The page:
Watching the movie Capote (2005) yesterday, and it was pretty good, I got to thinking of Warhol. Turns out he was fascinated by Capote and his portrait on the back of his first book. Seems a lot of people were taken by the photo, and it became as much, or more of a cause célèbre than the book itself. Warhol wrote fan letters to Capote and called his first gallery show Fifteen Drawings Based on the Writings of Truman Capote.
There’s a scene in the movie when Capote is talking to the New Yorker editor, William Shawn, after his successful preview reading from In Cold Blood: he asks breathlessly, “Should we do more readings?” Shawn replies that they should not; they will let people talk about the book, build interest. “Let them do the work.“
Well, nobody could accuse Capote of not doing his work. As one character in the film remarks, “You’re nothing if not hard-working.” But then there’s Warhol…
I think Warhol realized that popular culture in the early 1960s was ready to step lightly over the homosexual bar, and Capote’s unabashedly affected and effeminate manner were probably an inspiration to him. His great insight was that if he just played himself straight, people would not know how to accept - process – his personality, and would assume he was ironical, sophisticated, in other words, an artist. Then he could do the things he most wanted to do: get rich; hobnob with the rich and famous; be famous; and play with pictures other people made, while others did his publicity and produced critical laurels and justifications for him. He was dead on, and his blockbuster success was the proof. The only irony was that he assumed others would assume he was an ironist, and he was happy to let them.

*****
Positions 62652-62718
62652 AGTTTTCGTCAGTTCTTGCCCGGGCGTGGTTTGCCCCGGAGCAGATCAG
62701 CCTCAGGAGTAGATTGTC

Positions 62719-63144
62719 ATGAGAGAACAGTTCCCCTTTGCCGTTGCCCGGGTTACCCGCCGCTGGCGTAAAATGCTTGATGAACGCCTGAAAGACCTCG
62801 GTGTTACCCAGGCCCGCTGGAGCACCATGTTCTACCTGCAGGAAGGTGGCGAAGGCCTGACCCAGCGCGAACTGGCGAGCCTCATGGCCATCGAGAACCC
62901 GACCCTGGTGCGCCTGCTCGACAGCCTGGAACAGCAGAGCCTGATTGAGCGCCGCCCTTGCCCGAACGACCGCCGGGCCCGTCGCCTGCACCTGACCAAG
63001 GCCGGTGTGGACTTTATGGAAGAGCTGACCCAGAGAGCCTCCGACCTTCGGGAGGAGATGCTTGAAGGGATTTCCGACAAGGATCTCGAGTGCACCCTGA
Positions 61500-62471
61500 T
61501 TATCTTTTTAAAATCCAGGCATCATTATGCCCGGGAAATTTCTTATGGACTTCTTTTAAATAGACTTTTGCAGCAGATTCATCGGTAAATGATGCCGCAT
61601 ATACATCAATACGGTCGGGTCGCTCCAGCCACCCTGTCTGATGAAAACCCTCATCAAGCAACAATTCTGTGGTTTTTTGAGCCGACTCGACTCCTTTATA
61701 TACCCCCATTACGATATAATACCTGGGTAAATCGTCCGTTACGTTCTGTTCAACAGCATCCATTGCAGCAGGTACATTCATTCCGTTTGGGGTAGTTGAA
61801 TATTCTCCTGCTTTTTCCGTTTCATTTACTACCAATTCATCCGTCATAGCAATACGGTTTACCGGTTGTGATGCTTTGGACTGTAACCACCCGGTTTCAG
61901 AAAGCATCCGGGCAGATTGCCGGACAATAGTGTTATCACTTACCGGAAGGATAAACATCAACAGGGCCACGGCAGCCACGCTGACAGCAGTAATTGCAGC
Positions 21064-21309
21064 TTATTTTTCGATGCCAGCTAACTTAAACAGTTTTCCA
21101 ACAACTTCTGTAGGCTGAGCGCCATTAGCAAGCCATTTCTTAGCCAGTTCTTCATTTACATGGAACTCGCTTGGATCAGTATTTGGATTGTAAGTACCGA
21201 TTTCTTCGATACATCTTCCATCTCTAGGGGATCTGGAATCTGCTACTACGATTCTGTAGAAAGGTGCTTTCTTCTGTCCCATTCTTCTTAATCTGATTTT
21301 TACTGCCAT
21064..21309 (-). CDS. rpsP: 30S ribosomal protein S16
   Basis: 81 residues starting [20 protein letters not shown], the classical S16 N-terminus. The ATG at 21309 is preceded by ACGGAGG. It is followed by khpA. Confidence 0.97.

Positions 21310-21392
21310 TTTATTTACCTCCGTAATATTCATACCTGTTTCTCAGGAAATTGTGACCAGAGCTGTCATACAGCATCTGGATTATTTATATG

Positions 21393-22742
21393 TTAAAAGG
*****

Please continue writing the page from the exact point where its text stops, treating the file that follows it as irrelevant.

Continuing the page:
There’s really not much to Warhol’s work, unless you enjoy his colors and designs, at least, not much that isn’t created and put there by others. But that never mattered to him.